What or who was your biggest influence as an artist?
Haha... I'm not sure. I rarely think in terms of "artists", "creators", or such. I'm not very interested in techniques or intentions. I prefer listening to their music over and over, until I make it mine and later recycle these impressions into something of my own. It's a quite egoist process, but I sincerely believe all process of creation is merely a declination of an external source. Anyway... I do have some major influences which I refer to constantly, such as Robert Wyatt, Philip Glass, John Cale or Brian Eno. My father also, obviously. Legends ! We'll never get close to them, of course.

How do you see the relationship between music and business? What’s your view on the music scene at present? Is there a crisis?

On the business level, most certainly. But when it comes to creativity... I don't have the feeling there are less interesting artists now than twenty years ago. I discover beautiful, fascinating music every day. But the context is certainly different, yes, music is more than ever limited to precise and growingly minuscule market niches. People really need to be educated about music now, since they no longer have an easy access to it. This wasn't necessarily the case when I grew up : as horrible as they were, the media still gave us a minimal feedback of what was happening elsewhere. A band like Nirvana wasn't certainly the best band on earth, but it was in my opinion the very last example of a perfect synthesis between art, market, availability and legend. There hasn't been anything like that ever since.

Some feel there is no need to record albums any more, that there is no such thing as genuinely “new” music. What do you tell them?

In my opinion, where you find spirit, you also find novelty. But the idea of novelty isn't limited to a technical level : it can also arise from minuscule variations, interpretation, timbre, intention, context. Once again - the Sex Pistols were musically minor. But they were absolutely ground-breaking in terms of communication and intention. Please stop me if I'm out of context (laughs).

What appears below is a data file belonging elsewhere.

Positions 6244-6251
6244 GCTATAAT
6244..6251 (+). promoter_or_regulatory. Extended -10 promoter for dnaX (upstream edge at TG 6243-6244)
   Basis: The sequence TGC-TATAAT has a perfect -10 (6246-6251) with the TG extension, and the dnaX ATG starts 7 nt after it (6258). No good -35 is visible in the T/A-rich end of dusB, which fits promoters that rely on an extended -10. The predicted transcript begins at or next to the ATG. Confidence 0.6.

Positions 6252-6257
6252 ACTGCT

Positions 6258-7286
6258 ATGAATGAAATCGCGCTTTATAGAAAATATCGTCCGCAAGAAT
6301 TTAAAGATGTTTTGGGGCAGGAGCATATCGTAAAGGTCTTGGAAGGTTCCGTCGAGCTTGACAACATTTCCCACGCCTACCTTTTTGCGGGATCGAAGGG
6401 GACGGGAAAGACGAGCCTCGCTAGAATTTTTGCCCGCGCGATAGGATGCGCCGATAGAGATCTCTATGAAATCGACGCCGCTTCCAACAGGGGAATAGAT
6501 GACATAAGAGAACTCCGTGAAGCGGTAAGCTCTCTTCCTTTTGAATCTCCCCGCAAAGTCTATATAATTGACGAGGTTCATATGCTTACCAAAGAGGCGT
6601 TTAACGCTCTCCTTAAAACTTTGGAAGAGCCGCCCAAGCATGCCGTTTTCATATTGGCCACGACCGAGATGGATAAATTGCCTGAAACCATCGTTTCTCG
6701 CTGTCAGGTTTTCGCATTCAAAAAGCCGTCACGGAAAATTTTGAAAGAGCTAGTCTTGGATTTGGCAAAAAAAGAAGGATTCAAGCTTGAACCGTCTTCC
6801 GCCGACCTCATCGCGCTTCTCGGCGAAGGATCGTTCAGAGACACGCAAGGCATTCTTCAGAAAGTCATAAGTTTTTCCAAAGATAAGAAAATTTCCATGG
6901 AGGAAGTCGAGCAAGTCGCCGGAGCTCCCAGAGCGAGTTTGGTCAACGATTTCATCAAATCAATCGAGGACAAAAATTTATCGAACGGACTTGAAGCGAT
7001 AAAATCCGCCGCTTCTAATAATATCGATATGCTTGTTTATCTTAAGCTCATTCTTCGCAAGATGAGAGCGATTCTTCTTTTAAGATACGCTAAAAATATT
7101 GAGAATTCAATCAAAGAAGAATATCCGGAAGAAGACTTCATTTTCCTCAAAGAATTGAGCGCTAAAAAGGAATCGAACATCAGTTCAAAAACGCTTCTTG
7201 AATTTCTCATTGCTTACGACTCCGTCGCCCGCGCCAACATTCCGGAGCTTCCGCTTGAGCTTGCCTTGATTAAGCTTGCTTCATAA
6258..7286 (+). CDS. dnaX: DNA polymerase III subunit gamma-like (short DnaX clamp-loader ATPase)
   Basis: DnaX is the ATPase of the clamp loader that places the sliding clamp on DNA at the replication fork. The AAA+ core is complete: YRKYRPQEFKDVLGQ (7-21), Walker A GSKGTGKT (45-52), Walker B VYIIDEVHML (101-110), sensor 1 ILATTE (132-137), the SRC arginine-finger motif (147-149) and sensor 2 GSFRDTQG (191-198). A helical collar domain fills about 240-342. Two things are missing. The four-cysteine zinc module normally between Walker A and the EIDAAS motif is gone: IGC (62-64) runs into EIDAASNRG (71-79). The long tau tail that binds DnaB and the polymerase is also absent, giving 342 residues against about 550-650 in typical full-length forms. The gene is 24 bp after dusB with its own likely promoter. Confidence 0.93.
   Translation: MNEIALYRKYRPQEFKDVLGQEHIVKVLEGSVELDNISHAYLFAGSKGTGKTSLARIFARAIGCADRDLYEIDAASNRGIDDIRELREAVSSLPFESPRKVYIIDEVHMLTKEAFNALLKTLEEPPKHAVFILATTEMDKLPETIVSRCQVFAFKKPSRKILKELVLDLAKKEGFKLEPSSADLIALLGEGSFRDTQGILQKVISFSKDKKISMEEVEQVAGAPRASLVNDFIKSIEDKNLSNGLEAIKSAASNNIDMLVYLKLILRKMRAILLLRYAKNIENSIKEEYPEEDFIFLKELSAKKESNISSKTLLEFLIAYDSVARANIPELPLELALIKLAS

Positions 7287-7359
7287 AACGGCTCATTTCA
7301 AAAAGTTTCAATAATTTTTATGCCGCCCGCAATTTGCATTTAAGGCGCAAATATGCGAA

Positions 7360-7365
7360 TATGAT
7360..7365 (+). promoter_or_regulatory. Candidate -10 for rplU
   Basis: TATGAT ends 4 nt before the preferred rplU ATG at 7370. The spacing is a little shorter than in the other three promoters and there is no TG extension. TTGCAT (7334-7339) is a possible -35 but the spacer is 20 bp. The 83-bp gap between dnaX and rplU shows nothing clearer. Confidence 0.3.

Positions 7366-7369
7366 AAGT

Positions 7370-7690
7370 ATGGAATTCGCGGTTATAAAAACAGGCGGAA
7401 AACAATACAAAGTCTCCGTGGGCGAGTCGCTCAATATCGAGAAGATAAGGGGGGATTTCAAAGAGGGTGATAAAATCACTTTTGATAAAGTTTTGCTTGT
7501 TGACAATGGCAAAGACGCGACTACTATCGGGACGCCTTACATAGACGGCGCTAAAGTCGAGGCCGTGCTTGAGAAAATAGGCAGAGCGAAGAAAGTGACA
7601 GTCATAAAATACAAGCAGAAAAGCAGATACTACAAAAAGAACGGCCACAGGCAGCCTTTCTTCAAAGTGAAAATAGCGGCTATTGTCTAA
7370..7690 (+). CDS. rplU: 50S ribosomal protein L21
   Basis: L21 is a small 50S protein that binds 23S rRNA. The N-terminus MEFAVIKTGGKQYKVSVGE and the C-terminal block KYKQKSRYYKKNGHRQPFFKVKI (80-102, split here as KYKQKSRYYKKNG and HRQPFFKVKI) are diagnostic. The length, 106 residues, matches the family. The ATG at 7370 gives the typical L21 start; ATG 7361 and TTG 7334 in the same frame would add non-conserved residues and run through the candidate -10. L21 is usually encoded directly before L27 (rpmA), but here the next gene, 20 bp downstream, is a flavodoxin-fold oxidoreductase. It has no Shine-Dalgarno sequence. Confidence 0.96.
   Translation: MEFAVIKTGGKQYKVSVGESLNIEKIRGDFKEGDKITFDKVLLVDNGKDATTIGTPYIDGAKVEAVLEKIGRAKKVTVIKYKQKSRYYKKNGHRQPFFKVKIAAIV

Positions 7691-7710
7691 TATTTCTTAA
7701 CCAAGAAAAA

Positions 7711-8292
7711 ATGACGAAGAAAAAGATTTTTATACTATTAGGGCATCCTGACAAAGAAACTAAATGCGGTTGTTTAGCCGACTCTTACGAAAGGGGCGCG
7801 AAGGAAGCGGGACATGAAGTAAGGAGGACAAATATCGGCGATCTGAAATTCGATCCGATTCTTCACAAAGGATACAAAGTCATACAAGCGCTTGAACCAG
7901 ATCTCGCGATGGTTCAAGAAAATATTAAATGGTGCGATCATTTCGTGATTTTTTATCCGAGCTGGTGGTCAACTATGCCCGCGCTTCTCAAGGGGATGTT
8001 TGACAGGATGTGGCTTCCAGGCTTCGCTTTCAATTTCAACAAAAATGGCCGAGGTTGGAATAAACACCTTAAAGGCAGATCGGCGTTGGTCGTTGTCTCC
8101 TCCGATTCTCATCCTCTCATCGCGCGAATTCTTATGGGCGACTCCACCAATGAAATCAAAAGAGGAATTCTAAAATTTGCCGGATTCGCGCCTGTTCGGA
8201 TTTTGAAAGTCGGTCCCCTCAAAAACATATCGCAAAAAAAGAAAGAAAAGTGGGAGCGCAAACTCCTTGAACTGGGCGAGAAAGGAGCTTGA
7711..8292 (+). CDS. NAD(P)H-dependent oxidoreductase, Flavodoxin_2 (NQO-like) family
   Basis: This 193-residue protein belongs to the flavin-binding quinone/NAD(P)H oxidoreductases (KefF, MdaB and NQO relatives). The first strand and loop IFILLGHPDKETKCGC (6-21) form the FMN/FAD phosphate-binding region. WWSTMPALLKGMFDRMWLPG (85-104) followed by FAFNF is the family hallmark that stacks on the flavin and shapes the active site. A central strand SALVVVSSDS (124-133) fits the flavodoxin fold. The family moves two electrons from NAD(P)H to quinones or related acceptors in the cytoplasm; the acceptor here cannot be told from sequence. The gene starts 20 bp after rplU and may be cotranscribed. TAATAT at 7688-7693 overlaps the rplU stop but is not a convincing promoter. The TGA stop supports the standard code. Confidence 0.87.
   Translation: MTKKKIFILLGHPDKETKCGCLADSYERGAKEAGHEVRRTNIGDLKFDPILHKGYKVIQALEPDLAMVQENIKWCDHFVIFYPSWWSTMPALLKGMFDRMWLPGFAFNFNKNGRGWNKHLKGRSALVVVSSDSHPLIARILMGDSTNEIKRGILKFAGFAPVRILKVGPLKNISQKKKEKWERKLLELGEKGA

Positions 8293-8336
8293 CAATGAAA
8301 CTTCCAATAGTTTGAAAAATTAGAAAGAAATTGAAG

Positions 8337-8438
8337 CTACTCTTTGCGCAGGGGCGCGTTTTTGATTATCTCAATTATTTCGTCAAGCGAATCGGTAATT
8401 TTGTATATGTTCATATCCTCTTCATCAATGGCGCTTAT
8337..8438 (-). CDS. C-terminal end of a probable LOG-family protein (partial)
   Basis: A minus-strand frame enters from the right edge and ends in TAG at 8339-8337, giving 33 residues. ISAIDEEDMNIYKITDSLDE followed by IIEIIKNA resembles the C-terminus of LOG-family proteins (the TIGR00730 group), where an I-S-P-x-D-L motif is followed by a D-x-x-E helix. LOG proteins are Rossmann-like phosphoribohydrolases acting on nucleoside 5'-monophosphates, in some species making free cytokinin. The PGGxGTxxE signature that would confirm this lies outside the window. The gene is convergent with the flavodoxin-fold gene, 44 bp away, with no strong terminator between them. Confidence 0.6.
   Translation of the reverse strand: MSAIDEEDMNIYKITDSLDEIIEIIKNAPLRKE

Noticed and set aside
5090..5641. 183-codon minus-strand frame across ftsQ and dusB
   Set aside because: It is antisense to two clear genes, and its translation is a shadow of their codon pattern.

How do you see the relationship between sound and composition?
I don't know anything about composition. I only work on sound. In my case, composition is a declination of the forms taken by my sounds.

True or false: It is the duty of an artist to put his personal emotions into the music he plays.

False, I think. The beautiful thing about art is the absence of rules. I don’t know anything about duty, but I know that excellent results can be obtained by faking as well. David Bowie seems like an obvious example. As for myself, I'm afraid I'm an old-school Morrissey-ish artist : my personal emotions, feelings and experiences are all over my music.

You are given the position of artistic director of a festival. What would be on your program?
What a wonderful fantasy! Free instant noodles, four days of Einstein On The Beach and a strict dress-code involving black and white mini-shorts and no glasses. Seriously : I would love such a position, but I would hate working with people whom I dislike. Moreover, I have the feeling that such a festival would satisfy only myself and my crazy family.

What’s your favourite CD at the moment?

I have several : the OSTs of The Hours and Last Days, Six Organs Of Admittance, Matt Eliott.

Does the success of stars like Britney Spears sometimes make you wish you had chosen for a career in Pop?
But I have chosen a career in Pop!

Regal Daylight (2004/2005) Stateart

Nick Grey